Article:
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Sanski Most

Sanski Most

Сански Мост
Sanski Most2.JPG
Coat of arms of Sanski Most
Coat of arms
Sanski Most is located in Bosnia and Herzegovina
Sanski Most
Sanski Most
Location of Sanski Most
Coordinates: 44°46′N 16°40′E / 44.767°N 16.667°E / 44.767; 16.667
Country Bosnia and Herzegovina
Entity Federation of Bosnia and Herzegovina
CantonUna-Sana Canton
 • MayorFaris Hasanbegović (SDA)
 • Total781 km2 (302 sq mi)
 (2013 Census)
 • Total41,475
 • Density53.10/km2 (137.5/sq mi)
Time zoneUTC+1 (CET)
 • Summer (DST)UTC+2 (CEST)
Area code(s)+387 37

Sanski Most (pronounced [sâːnskiː mɔ̂ːst]) is a town and municipality located in Una-Sana Canton of the Federation of Bosnia and Herzegovina, an entity of Bosnia and Herzegovina. It is situated on the banks of Sana River in northwestern Bosnia and Herzegovina, in region of Bosanska krajina, between Prijedor and Ključ. As of 2013, it has a population of 41,475 inhabitants.


It is located on the Sana River in Bosanska Krajina, between Prijedor and Ključ. Administratively it is part of the Una-Sana Canton of the Federation of Bosnia and Herzegovina.


In 1878 the little town (varošica) of Sanski Most was described as Muslim by Croatian historian Vjekoslav Klaić.[1] From 1929 to 1941, Sanski Most was part of the Vrbas Banovina of the Kingdom of Yugoslavia.

During World War II it was part of the Axis Independent State of Croatia. At the beginning of May 1941 in several villages south-east of Sanski Most (Kijevo, Tramošnja, Kozica, etc.) the first armed conflict between the Ustaše and insurgent Serbs occurred. The event is known as the Đurđevdan uprising. The State Anti-fascist Council for the National Liberation of Bosnia and Herzegovina (ZAVNOBiH) held its second meeting from 30 June to 2 July 1944 in the town; it declared the equality of Muslims (Bosniaks), Serbs and Croats.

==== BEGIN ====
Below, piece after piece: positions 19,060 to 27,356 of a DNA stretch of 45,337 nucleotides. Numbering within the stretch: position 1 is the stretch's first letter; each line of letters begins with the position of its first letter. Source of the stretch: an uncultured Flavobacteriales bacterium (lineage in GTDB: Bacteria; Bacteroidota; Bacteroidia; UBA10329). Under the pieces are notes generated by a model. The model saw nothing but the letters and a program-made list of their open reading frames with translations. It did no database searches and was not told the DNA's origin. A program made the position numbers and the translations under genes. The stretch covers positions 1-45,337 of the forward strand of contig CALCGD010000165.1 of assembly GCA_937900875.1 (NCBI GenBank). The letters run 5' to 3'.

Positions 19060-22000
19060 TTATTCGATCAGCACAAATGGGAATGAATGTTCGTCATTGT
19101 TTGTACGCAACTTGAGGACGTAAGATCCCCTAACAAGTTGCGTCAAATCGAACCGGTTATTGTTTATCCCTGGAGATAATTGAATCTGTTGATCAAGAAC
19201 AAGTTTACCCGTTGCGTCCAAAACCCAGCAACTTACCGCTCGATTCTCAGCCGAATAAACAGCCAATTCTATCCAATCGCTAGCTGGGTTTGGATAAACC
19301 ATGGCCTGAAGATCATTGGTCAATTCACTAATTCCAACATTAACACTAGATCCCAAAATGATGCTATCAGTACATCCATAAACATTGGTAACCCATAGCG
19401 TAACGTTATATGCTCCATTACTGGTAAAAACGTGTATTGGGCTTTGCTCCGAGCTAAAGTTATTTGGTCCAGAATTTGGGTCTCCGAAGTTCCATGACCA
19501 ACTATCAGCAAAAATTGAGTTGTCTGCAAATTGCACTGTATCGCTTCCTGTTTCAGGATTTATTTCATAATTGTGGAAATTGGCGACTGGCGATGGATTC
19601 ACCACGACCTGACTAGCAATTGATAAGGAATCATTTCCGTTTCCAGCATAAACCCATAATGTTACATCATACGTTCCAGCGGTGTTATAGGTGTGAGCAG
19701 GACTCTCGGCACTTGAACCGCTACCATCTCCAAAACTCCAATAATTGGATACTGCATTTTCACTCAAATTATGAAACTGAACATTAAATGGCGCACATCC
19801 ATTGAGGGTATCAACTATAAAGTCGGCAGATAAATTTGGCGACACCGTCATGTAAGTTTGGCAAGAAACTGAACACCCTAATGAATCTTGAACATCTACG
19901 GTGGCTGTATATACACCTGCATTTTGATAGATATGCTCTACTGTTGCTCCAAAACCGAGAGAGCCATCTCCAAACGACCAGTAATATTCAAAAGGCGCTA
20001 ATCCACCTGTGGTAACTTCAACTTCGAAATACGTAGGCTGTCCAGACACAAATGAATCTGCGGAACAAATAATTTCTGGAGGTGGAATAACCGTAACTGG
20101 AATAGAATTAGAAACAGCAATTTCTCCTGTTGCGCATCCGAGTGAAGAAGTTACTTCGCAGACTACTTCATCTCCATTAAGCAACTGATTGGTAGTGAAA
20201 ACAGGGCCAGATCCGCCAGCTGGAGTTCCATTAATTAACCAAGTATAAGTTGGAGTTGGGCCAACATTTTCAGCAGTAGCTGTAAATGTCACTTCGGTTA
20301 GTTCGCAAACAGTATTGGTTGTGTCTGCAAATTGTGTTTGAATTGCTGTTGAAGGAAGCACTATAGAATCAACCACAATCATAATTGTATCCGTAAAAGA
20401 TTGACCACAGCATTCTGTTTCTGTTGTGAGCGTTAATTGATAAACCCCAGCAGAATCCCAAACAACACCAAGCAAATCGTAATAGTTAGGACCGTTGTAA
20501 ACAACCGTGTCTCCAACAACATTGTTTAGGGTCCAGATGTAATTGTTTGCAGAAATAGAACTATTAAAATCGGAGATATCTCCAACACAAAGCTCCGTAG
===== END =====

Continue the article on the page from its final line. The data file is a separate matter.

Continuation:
During the Bosnian War, the town was controlled by the Army of Republika Srpska (Bosnian Serbs) and remained under its control until 10th of October 1995 when the Army of Bosnia and Herzegovina took over it shortly before the end of the war in Operation Sana.

In 1996, Serb-inhabited Oštra Luka was split from Sanski Most and ceded to the Republika Srpska entity.


Ethnic Composition
Year Serbs  % Bosniaks  % Croats  % Yugoslavs  % Others  % Total
1961 19,156 48.52% 12,350 31.28% 4,844 12.27% 3,014 7.63% % 39,483
1971 30,422 48,98% 24,839 39,99% 6,307 10,15% 195 0,31% 339 0,57% 62,102
1981 26,619 42.61% 27,083 43.36% 5,314 8.51% 2,936 4.70% 515 0,82% 62,467
1991 25,363 42.05% 28,136 46.65% 4,322 7.16% 1,247 2.06% 1,239 2.08% 60,307
2013 7,811 15.49% 41,739 82.78% 817 1.62% n/a n/a 54 0.10% 50,421

The size of the municipality's area more than doubled after 1961. Therefore, the population rose quite a bit.

The city of Sanski Most itself had 50,421 residents in 2014.


Employment Male Female Total Total Population Unemployment %
2014 3,384 1,363 4,747 50,421 53.91%[2]

Sanski Most is home to many different types of stores, and in the city center Konzum is located, part of a food chain from Croatia. There is also a store of the Bingo-chain supermarkets. There are many cafés in the city as well as many bakeries.

There are several non-governmental organisations in Sanski Most. Center for Peacebuilding, in the local language "Centar za Izgradnju Mira (CIM)" has been active in the city since 2004. The "Fenix Center", Centar Fenix provides humanitarian aid to the persons in need in the local community. The organisation "Krajiška Suza" is providing care in medical, social, psychological, cultural and existential needs of people living in and around Sanski Most.


The football club of the town is NK Podgrmeč.


Notable people

See also


  1. ^ Vjekoslav Klaić (1878). Bosna: podatci o zemljopisu i poviesti Bosne i Hercegovine. Naklad. "Matice Hrvatske". p. 192.
  2. ^ [1]

External links